Implied terms: Commercial Court defers to arbitral tribunal

In Pan Ocean Co Ltd v Daelim Corporation[1], the Commercial Court upheld the implication of a term requiring the inspection of a vessel’s holds without delay into a charterparty (a contract for the hire of a ship). The Court decided that although the arbitral award suggested that it was reasonable to imply the term, which is not a sufficient basis to do so, the award was valid if read in a reasonable and commercial manner.


In 2017, Pan Ocean Co Ltd and Daelim Corporation, the owners of the vessel DL LILAC, entered into a charterparty which provided for arbitration in London.

On 13 February 2017, DL LILAC arrived at the loading port. Three days later, the cargo holds failed an inspection. On 19 February 2017, the master of the vessel notified Pan Ocean that the holds had been cleaned and requested a reinspection. However, a surveyor only reinspected the holds 12 days later, when the holds passed.

Daelim brought an arbitration against Pan Ocean claiming for loss of hire and the cost of bunkers (fuel for the vessel) because of the delay in the reinspection of the cargo holds.

Daelim contended that it was an implied term that Pan Ocean would carry out a reinspection with reasonable diligence and without any undue delay. It argued that Pan Ocean was in breach of that implied term because the reinspection took so long to arrange. In its award of 27 January 2022, an Arbitral Tribunal consisting of three London Maritime Association arbitrators agreed, concluding that it was reasonable for Pan Ocean to be under an implied obligation to have the vessel reinspected without delay.

Pan Ocean appealed under section 69 of the Arbitration Act 1996, which permits an appeal on a question of law if the parties agree or if the Court gives permission (unless, in both cases, the arbitration agreement excludes this right).

The Commercial Court decision

Pan Ocean argued that the Tribunal had not applied the correct legal test, as it had concluded that it was “reasonable” for Pan Ocean to be under an implied obligation[2]. Reasonableness by itself, Pan Ocean submitted, was not sufficient for the implication of a term.

Test for the implication of a term

The Court reiterated the five requirements for the implication of a term into an agreement[3]:

(1)        it must be reasonable and equitable;

(2)        it must be necessary to give business efficacy to the contract;

(3)        it must be so obvious that it goes without saying;

(4)        it must be capable of clear expression; and

(5)        it must not contradict any express term of the contract.

Interpreting arbitration awards

It is a key principle that, if possible, courts should construe an arbitral award in such a way as to make it valid. Here, the Judge decided that the Tribunal had applied the correct legal test despite merely referring to “reasonableness” instead of the full criteria.

The Judge noted that the Tribunal had adopted Daelim’s arguments, which accepted that there must be a “need” for an implied term and asserted that any other interpretation of the contract was not commercially sensible. The Judge concluded that this was a “reference to the necessity and obviousness benchmarks in Lord Neuberger’s judgment in Marks & Spencer plc v BNP Paribas Securities Services Trust Co (Jersey) Ltd [2016] AC 742.” Daelim had also referred to another arbitration where, in analogous circumstances, the arbitrators had implied a term on the grounds of necessity and obviousness. The judge therefore decided that on a fair reading of the award the Tribunal had applied the correct test.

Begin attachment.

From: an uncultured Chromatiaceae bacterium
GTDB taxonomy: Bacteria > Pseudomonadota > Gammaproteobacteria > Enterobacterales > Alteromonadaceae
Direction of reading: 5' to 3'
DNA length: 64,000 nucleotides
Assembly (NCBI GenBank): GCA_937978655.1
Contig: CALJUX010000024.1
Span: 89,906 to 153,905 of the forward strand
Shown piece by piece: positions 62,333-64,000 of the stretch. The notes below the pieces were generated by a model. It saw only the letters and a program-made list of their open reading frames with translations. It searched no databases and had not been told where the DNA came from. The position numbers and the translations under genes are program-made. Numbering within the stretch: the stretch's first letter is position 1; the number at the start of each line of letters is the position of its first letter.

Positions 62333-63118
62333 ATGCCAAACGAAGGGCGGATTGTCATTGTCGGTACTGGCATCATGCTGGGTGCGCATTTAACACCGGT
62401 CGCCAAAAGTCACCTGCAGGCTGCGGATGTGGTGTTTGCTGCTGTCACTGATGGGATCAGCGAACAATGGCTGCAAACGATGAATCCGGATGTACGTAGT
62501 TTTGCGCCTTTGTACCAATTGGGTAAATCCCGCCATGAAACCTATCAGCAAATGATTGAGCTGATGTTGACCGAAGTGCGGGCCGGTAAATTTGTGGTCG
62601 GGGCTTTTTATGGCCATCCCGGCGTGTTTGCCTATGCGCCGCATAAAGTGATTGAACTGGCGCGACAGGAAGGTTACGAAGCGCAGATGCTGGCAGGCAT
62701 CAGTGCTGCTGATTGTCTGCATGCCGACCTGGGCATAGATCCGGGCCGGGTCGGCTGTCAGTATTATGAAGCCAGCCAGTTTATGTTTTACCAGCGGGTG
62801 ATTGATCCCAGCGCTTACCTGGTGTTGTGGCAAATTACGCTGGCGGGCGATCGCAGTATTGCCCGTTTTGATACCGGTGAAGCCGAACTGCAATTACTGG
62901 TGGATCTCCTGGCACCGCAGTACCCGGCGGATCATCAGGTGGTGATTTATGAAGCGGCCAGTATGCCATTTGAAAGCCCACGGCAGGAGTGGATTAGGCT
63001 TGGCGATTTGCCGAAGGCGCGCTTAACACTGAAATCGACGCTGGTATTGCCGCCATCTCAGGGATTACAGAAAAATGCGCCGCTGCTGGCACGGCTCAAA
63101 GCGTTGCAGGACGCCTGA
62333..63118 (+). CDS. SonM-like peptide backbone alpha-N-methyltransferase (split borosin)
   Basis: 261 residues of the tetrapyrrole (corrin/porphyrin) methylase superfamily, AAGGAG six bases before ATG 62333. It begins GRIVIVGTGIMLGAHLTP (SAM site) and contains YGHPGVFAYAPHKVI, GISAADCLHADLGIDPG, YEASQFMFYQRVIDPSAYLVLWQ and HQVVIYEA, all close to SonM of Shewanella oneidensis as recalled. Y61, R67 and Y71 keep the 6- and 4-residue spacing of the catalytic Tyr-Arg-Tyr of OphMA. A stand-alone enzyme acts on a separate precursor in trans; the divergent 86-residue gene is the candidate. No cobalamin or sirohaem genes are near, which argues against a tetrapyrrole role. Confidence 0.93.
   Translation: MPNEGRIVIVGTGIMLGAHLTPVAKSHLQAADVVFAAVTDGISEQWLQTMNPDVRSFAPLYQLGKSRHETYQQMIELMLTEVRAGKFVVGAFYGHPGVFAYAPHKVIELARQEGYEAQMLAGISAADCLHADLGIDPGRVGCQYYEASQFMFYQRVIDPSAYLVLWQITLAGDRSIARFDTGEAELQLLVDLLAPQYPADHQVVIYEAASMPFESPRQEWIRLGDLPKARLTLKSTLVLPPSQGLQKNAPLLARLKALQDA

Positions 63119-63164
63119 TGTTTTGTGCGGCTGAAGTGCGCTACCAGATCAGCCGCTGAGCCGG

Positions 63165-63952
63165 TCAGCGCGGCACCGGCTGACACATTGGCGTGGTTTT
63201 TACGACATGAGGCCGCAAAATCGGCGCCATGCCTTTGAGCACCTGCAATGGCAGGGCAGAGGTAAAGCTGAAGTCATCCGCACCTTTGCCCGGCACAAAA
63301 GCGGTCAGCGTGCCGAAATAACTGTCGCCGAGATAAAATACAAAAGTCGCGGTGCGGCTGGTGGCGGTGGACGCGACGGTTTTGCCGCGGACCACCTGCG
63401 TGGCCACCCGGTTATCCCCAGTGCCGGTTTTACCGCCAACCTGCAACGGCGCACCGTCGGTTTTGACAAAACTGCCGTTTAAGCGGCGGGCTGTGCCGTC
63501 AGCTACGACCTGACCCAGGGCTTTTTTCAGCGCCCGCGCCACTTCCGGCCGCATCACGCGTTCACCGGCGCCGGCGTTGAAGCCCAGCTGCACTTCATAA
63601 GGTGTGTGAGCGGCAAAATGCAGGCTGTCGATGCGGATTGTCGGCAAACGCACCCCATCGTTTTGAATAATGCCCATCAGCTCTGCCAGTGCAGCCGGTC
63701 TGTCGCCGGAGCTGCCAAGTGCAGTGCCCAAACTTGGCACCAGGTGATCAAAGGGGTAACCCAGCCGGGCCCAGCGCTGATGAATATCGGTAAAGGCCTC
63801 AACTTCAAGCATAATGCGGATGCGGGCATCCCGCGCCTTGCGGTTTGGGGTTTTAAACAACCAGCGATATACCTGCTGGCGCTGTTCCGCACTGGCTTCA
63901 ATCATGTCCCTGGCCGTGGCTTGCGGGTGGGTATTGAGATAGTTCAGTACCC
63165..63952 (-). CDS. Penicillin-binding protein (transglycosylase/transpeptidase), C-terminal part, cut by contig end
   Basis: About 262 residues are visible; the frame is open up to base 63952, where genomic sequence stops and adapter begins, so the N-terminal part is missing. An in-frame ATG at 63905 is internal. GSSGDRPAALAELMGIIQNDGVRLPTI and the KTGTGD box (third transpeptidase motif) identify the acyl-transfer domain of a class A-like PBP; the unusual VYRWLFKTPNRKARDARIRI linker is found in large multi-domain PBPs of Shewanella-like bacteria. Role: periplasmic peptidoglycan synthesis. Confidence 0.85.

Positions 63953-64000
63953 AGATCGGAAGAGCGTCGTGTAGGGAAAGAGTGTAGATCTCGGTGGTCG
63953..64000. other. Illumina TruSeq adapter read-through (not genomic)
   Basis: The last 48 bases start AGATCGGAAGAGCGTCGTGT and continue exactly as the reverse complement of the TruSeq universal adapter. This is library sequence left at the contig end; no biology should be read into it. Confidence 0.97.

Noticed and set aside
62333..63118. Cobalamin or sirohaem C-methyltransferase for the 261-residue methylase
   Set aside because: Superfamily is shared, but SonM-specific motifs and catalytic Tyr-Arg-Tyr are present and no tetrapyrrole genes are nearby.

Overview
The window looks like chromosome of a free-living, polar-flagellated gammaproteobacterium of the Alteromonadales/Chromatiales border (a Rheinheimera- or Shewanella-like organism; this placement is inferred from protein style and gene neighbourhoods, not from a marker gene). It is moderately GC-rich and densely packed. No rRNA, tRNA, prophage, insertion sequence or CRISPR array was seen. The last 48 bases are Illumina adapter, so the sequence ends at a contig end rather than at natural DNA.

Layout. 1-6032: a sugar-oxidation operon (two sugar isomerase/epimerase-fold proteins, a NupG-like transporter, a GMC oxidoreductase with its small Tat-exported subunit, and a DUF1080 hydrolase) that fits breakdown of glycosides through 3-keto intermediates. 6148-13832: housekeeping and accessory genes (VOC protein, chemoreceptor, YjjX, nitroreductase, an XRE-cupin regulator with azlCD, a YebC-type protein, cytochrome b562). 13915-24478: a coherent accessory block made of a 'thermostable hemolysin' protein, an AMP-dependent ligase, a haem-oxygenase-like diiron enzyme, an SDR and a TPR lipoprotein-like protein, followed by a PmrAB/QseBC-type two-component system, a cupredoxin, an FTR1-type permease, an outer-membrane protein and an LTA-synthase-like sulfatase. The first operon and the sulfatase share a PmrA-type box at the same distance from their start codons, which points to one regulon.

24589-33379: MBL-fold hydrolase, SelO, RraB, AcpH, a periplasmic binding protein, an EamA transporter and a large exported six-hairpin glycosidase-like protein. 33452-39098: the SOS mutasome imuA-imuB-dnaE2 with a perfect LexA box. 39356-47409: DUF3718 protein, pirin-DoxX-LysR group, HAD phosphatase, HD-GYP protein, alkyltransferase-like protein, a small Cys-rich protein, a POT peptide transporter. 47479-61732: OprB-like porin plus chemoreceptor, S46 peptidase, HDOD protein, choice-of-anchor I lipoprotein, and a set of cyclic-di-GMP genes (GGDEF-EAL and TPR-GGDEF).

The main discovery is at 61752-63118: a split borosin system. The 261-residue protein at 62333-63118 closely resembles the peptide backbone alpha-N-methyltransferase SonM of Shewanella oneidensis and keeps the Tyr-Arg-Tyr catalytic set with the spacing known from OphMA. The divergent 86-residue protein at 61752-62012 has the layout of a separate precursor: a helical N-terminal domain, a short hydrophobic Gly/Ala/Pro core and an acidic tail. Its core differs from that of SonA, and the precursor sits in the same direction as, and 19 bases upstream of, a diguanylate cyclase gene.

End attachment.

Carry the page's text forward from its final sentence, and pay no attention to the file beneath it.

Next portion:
Content of the implied term

Pan Ocean further argued that the content of the term implied by the Tribunal was wrong in law, as it imposed a strict obligation on it alone, even though the appointment of an independent surveyor clearly required cooperation by both sides.

The judge agreed that any implied term had to oblige both parties to take reasonable steps to cooperate to organise a reinspection without undue delay. However, adopting a “fair and supportive reading of the award”, and considering the overall context, the judge decided that this was indeed the content of the term implied by the Tribunal (despite noting that the award was “certainly not ideal in its expression”, and that the arbitrators had expressed themselves in shorthand form).

When was the implied term breached?

However, the Judge held that the Tribunal was wrong in law to decide that the vessel was immediately available for hire once the master had notified Pan Ocean that the cargo holds were clean, with damages therefore running from that point. The Tribunal should instead have assessed when the reinspection should have taken place had Pan Ocean complied with the implied term, with damages running from the date until the reinspection was actually carried out.  been complied with.  Accordingly, the judge remitted the award back to the Tribunal to decide this question.


The case is an example of both the long tradition of English courts construing arbitration awards sympathetically, even on points of law, but also the willingness of the Court to intervene if there is a clear error.

[1] [2023] EWHC 391 (Comm)

[2] At paragraph 25 of the Award

[3] As established in BP Refinery (Westernport) Pty Ltd v Shire of Hastings (1977) 180 CLR 266.


Victoria Barlow

Juan Nascimbene